For a richer pie, you can’t go wrong with the Smoked Hemme Margherita. The pizza starts with a cheesy Alfredo base which is topped with rubbed and smoked cheddar from Hemme Brothers Creamery in Sweet Springs. Caprese tomatoes, local honey, black pepper and garlic butter are added before it gets bubbly in the convection oven.
“That Hemme cheese is one of my favorites. I just love those guys,” she says. “You almost can’t describe the flavor and smokiness of that cheese. Then you shred it and spread it around and it melds with the sweetness of the tomato and honey.”
New this year at Catalpa are wedgewiches, Liz’s take on sandwiches. Top billing is the Chicken Bacon 2 Cheese. First, half of a pizza crust is placed on a tray which has been spread with plenty of garlic butter. The crust is topped with mozzarella, cheddar, chicken, bacon and more garlic butter. It’s baked in the convection oven and finished with marinated onions, lettuce from the hydroponic tower and housemade honey mustard. The dough is folded on top of itself for a fresh, handheld wedgewhich.
“The buttery crust — which is actually thin — mixes well with the crunchy lettuce,” Liz says. “And then those marinated red onions have New Mexican red chiles and vinegar with a bit of sugar. It’s spicy and a little bit tart with the sweet and crunchy. It just all plays well.”
Other wedgewiches include the Pepperoni Wedge, Chicken Bacon and Blue and the Veg Wedge.
The burgers are a thing of the past at Catalpa, but the frozen cocktails and boozy milkshakes from the summer of 2020 are not. Liz wanted more retro drinks on her menu, so she enlisted her father to help with cocktails that were popular in the ‘60s and ‘70s. The most sought-after of the colorful shakes is the Pink Squirrel. The base of lactose-free Mexican vanilla ice cream is mixed with amaretto and white chocolate liqueur and red food coloring. It’s topped with whipped cream and edible pink glitter. “It’s just so classy, it’s not even funny,” Liz says.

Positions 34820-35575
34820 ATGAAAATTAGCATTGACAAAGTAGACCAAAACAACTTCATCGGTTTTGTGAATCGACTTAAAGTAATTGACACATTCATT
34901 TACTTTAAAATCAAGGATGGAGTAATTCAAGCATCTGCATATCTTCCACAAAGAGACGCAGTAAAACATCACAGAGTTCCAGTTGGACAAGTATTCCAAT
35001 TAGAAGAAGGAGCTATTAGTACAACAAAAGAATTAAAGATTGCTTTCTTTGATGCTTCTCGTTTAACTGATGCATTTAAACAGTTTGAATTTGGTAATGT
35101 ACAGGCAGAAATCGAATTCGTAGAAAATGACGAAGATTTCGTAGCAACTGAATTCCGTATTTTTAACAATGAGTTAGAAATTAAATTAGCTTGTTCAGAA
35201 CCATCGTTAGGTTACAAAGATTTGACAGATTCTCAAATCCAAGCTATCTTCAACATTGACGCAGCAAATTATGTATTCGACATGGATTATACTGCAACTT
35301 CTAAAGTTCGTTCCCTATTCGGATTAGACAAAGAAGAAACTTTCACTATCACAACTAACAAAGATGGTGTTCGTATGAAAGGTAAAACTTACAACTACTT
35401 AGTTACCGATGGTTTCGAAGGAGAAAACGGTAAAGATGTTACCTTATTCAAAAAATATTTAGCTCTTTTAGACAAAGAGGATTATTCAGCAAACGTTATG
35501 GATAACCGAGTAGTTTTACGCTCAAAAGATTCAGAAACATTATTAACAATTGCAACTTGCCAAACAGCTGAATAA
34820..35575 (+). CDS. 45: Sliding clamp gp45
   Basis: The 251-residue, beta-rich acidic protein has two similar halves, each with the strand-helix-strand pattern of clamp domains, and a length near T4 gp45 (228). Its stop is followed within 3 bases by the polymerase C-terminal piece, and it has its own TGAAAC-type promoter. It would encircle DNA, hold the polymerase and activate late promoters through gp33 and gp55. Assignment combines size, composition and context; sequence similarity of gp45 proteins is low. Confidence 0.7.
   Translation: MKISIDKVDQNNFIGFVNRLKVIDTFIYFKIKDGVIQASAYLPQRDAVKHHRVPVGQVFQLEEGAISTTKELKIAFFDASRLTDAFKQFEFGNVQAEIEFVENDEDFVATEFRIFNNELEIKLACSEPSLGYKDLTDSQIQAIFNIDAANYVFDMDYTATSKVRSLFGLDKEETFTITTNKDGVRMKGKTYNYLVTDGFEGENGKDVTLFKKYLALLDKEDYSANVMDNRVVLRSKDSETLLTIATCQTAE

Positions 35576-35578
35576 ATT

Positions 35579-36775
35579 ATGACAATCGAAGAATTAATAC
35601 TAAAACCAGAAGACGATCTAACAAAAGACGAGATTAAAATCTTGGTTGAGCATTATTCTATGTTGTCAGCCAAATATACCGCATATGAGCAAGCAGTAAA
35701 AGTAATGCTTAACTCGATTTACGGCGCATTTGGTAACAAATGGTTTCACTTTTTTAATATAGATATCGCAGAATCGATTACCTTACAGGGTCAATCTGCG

While Catalpa may have changed from its slower-paced, intimate fine dining roots, the care and love Chef Liz puts into her dishes has not. She’s transformed a small-town storefront into an eclectic, Instagrammable — she won’t let you leave without seeing the gold toilet in the bathroom — modern restaurant that’s accessible to all.
“I loved fine dining, but that’s only for about 10 percent of the population,” she says. “I knew there was something different I could be doing. I just didn’t have the courage to do it until I was forced to. I get teary eyed thinking about that summer and the smiles, kids running around, snow cones and doggy sundaes.”
Specialties: Appetizers including chicken wings and garlic cheese sticks. Wedgewiches including the Chicken Bacon 2 Cheese, Chicken Santa Fe and Chicken Caprese. Pizzas including Catalpa Supreme, Double Pepperoni, Smoked Hemme Margherita and Buffalo Jalapeno. Frozen cocktails and boozy milkshakes.
Price: Appetizers from $12.95 to $13.50. Salads and wedgewhiches from $11.50 to $14.50. Pizzas from $13.50 to $15.50. Frozen cocktails and boozy milkshakes at $11.95.
Details: Open Friday, 5 to 8 p.m.; Saturday, 11 a.m. to 8 p.m. and Sunday, 11 a.m. to 3 p.m. Closed Monday through Thursday. Expanded days and hours on Lyceum Theatre show dates. Cash, checks and credit cards accepted. Free Wi-Fi. Nonsmoking. Located at 302 Main St. in Arrow Rock. Contact at 660-837-3324 and www.catalparestaurant.com.